The current pandemic has brought together fans of 3D printing worldwide, who immediately responded to the demand for equipment, especially for healthcare professionals. However, the most commonly available 3D printing using FDM technology has its limitations, for example in terms of the possibility of disinfection. The solution could be a unique metal coating in this area, on which is working Assoc. Prof. Jan Podrouzek from the Faculty of Civil Engineering, BUT  in cooperation with the St. Anne’s  Hospital.

Currently, experts from the Faculty of Civil Engineering are testing the application of antimicrobial coatings on the outside of a face mask adapter made by 3D printing in the LAB machine at FME BUT and on door handles in cooperation with an industrial partner.

“Prints with the most available FDM or FFF technology are characterized by articulation and porosity, which is created by layering the material,” points out the specific properties of this type of 3D printing Jan Podrouzek. According to him, the technology is great at a time when it is necessary to respond quickly to specific requirements. It was then, he said, that coating technology could be used to improve the properties of the prints. Considered materials include, for example, oxides of copper, silver or alpaca. These technologies cost tens of millions, but the treatment of one component, for example, costs ten crowns due to the amount.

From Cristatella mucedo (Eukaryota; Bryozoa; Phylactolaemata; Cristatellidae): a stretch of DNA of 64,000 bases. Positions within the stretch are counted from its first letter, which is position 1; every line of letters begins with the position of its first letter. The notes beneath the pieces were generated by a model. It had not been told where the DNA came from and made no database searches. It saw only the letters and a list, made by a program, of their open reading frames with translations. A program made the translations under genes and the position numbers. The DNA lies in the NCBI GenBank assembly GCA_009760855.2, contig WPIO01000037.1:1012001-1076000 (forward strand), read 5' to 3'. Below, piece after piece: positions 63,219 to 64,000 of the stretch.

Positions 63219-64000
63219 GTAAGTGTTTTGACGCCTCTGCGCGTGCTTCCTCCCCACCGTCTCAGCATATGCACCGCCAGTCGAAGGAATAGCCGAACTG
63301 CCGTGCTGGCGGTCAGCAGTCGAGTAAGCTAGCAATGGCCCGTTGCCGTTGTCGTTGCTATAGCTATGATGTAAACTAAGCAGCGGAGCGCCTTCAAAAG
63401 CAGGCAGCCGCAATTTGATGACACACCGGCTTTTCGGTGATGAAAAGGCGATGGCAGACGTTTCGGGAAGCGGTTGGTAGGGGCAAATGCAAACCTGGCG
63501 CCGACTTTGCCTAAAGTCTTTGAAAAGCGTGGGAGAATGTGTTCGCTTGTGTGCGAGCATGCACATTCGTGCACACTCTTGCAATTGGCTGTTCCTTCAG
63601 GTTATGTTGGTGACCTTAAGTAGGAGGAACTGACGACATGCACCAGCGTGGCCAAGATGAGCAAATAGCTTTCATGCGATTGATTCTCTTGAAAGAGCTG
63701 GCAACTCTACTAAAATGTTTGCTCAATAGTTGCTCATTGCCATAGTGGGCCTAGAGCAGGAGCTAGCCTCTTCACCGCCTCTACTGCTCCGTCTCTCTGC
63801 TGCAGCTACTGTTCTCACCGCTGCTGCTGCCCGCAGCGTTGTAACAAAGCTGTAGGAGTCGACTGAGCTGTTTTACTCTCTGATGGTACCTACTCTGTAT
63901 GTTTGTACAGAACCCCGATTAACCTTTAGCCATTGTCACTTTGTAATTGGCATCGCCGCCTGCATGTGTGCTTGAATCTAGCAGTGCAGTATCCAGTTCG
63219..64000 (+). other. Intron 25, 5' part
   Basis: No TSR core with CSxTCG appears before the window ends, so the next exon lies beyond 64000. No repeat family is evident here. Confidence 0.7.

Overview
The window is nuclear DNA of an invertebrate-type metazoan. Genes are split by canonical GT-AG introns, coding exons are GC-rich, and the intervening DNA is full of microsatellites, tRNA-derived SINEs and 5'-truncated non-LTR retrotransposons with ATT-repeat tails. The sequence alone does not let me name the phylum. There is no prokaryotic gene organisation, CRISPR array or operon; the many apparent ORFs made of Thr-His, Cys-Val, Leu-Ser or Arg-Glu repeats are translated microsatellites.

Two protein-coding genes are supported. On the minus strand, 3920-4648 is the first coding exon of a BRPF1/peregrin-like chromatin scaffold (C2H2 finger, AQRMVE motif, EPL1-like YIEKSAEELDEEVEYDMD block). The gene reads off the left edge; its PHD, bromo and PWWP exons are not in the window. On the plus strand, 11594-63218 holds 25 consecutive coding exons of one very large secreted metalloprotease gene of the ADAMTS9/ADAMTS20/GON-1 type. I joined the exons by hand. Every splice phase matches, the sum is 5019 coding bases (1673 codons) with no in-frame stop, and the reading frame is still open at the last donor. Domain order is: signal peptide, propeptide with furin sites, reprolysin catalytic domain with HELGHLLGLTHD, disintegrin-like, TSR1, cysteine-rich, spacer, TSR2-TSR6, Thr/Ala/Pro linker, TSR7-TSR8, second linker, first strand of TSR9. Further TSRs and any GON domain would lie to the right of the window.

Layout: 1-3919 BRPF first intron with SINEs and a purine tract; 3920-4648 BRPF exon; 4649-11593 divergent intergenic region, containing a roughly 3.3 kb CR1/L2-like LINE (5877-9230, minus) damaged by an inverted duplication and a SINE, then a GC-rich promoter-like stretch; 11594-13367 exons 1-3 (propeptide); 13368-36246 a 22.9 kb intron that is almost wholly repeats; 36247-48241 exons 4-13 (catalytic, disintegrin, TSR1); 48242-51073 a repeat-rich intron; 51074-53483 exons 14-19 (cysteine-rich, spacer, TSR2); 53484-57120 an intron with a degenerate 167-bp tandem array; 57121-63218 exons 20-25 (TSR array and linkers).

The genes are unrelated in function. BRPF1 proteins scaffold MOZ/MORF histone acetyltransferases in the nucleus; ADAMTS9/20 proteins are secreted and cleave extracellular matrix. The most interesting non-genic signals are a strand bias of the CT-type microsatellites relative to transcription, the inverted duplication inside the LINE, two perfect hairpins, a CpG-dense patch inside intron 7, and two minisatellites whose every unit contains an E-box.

Some microorganisms can stay out of the host for a relatively long time (up to several days) and this is an important parameter when considering the rate of spread of the disease. From the point of view of spread control, therefore, apart from droplet transfer, the fundamental question of the ability of microorganisms to remain in a viable state on exposed surfaces is crucial. In the case of viruses, it is probably a matter of the interaction of material with proteins on the surface of the virus particle, but in general it is a question of controlling the surface roughness and the associated ability of microbes to survive and the effectiveness of disinfection. This is essential, for example, for the now mass-printed reductions in diving masks, which are mainly worn by paramedics, even for several hours a day. “These coatings can form a protective layer on objects that are exposed to direct, even accidental, contact with the human hand. Applying a thin protective layer cannot only reduce the risk of contamination and subsequent spread of microorganisms such as COVID-19, but also improve a number of useful properties in general, whether it is 3D printer prints or conventional injection molded plastics, “names the common use of coating Podrouzek, among others researcher of the AdMaS Center.

However, due to the possible toxicity of the materials used, it is necessary to carefully examine the possible negative effects on human health. In addition to the research of antimicrobial abilities, which will take place at the St. Anne’s Hospital, the samples will also be examined by experts in the laboratory of the Department of Physical Electronics at the Faculty of Science of Masaryk University under the leadership of Petr Vasina. There, they will focus on the durability of antimicrobial surfaces and will observe the extent to which the metal wears under mechanical and chemical stress, for example by disinfection in a hospital environment.